Leonard Wood won fame at the sharp end of the American Empire – first with Theodore Roosevelt in Cuba during the Spanish American War and then in the Philippines as Governor of Moro Province, where he led the brutal suppression of an indigenous rebellion between 1903 and 1906. He then served as Army Chief of Staff between 1910 and 1914, and then argued for American military preparedness as World War I engulfed the rest of the western world. Along the way Wood grew ever closer to the Republican Party, to Roosevelt, and alienated the Democratic Wilson administration.
2016 Max Kelly Medal awarded to Daniel McKay for his essay ‘Loyal Children: The Australian Factor in the Birth of the Imperial Federation Movement'
ANU Undergraduate student Daniel McKay has been recognised in the History Council of New South Wales Awards. Daniel has been awarded the 2016 Max Kelly Medal for his essay 'Loyal Children: The Australian Factor in the Birth of the Imperial Federation League'.
A Third Perspective between Colonialism and Nationalism: Inter-Colonial Health Governing Schemes of the League of Nations’ Far Eastern Rural Hygiene Conference, Bandung 1937
Shortly after the outbreak of the Sino-Japanese War, the League of Nations held the Far Eastern Rural Hygiene Conference in Bandung, which was hosted by the Dutch East Indies government, between 3–13 August 1937. The conference of 1937 has long been overshadowed by the other Bandung Conference of 1955, which launched the third force of non-alliance in the bipolar Cold War politics, led by post-colonial leaders in Asia.
ANU historian, Professor Ann McGrath, has won a 2016 NSW Premier's History prize for her book, llicit Love: Interracial sex and marriage in the United States and Australia.
The Director of the ANU Australian Centre for Indigenous History, won the $15,000 general history section.
The judges said Illicit Love combined Queensland and Cherokee history and showcased the best of innovative trends in transnational history writing.Image Ann_McGrath.jpg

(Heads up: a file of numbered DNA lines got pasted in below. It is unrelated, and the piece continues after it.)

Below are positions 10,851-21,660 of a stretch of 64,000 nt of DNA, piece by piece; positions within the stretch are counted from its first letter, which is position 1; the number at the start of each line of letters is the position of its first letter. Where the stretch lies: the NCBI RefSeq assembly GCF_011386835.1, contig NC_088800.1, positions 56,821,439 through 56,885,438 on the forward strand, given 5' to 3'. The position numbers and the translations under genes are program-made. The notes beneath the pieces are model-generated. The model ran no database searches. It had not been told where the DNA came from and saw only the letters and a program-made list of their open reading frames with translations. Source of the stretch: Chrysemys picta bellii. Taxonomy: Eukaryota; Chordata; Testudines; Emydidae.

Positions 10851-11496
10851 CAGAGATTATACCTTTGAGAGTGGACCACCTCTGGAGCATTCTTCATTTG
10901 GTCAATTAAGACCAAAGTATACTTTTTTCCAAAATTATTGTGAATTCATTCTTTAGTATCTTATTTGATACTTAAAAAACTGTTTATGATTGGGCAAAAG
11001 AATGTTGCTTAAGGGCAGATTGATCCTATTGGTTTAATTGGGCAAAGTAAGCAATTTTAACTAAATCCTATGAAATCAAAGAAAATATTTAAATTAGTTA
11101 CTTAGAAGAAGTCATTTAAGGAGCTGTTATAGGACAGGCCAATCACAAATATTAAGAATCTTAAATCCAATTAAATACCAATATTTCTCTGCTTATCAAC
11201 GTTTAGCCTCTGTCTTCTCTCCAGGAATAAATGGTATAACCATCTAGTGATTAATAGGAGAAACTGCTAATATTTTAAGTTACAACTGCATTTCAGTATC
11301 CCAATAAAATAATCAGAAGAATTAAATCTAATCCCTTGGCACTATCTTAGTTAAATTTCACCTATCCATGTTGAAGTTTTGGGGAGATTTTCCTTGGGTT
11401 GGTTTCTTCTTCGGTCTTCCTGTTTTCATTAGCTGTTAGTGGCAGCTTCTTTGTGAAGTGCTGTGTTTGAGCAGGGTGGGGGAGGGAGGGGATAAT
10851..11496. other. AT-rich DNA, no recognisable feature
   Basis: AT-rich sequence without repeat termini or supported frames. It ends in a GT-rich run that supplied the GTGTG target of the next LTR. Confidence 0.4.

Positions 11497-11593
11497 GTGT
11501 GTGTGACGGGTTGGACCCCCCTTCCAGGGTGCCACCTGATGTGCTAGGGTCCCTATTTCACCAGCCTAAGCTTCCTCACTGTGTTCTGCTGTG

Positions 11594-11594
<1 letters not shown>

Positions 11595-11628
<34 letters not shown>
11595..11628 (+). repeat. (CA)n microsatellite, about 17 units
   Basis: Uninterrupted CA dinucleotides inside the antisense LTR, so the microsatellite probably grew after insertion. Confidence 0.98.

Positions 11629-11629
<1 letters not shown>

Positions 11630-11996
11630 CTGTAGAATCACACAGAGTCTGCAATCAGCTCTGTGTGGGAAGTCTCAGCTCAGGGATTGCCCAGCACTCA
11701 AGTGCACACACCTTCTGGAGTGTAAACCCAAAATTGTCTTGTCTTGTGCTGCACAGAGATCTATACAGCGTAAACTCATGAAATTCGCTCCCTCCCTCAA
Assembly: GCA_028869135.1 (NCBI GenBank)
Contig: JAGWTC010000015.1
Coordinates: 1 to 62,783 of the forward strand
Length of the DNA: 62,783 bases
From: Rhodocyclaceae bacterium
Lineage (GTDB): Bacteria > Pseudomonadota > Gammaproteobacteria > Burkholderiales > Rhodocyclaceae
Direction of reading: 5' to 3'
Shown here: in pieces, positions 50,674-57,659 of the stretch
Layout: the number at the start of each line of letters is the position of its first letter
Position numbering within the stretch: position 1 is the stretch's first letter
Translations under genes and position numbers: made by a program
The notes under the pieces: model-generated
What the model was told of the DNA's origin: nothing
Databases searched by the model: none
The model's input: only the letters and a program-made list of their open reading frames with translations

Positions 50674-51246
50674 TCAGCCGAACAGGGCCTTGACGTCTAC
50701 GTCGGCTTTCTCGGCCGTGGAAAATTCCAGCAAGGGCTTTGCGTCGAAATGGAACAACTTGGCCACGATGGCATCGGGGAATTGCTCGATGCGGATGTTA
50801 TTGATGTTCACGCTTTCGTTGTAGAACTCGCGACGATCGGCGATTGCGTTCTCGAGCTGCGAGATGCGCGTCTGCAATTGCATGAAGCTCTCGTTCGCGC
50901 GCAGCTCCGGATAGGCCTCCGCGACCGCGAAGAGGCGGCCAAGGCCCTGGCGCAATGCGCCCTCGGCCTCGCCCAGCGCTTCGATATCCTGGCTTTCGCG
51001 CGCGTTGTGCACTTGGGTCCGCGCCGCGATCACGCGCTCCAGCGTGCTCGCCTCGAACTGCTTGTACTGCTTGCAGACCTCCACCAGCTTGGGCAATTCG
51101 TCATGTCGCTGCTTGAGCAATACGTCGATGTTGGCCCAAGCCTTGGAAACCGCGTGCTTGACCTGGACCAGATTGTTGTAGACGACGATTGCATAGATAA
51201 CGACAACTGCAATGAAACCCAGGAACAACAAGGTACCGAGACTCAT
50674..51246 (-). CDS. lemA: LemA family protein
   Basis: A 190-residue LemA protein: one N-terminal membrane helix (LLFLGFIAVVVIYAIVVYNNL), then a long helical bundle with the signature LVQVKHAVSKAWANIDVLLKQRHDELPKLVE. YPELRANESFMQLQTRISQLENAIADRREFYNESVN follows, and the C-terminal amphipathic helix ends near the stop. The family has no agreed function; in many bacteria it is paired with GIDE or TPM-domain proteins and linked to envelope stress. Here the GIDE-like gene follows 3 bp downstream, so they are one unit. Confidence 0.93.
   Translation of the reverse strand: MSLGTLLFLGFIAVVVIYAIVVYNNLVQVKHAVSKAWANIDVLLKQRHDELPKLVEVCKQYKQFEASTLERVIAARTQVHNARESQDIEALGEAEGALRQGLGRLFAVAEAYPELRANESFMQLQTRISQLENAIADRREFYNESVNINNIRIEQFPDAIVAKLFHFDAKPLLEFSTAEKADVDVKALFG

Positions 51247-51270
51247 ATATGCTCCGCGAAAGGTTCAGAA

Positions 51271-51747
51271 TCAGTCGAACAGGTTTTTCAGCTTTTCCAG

The period from 1910 to 1939 was one of the most turbulent chapters in New South Wales (NSW) labour history. It was defined by intense ideological conflict, winner-take-all factional warfare, widespread accusations of corruption, and multiple Labor Party splits. Intertwined within these issues were questions of democracy and oligarchy within the movement. Questions, that is, of the extent to which ordinary trade union and Labor Party members should control labour institutions.
Where: Australian National University
When: Monday 6th March - Tuesday 7th 2017Image HowthePersonalBecamePolitical.png
Faced with an unprecedented threat to national security during the Second World War, the Commonwealth government assumed extraordinary powers. These extended beyond the military effort to the measures required to equip and sustain it: there were unprecedented controls over capital and labour, investment and consumption. In return for the discipline and denial demanded of civilians, the government embarked on an ambitious scheme of economic and social reconstruction.
ANU Open day will give you the opportunity to discover the undergraduate and postgraduate study options available through the School of History. You'll also have the chance to take a look around the campus and learn what ANU has to offer more broadly.
Associate Professor Frank Bongiorno and Professor Ann McGrath were shortlisted for the 2016 NSW Premier's History awards.
ANU students in the Highly Commended category for History in the International Undergraduate Awards program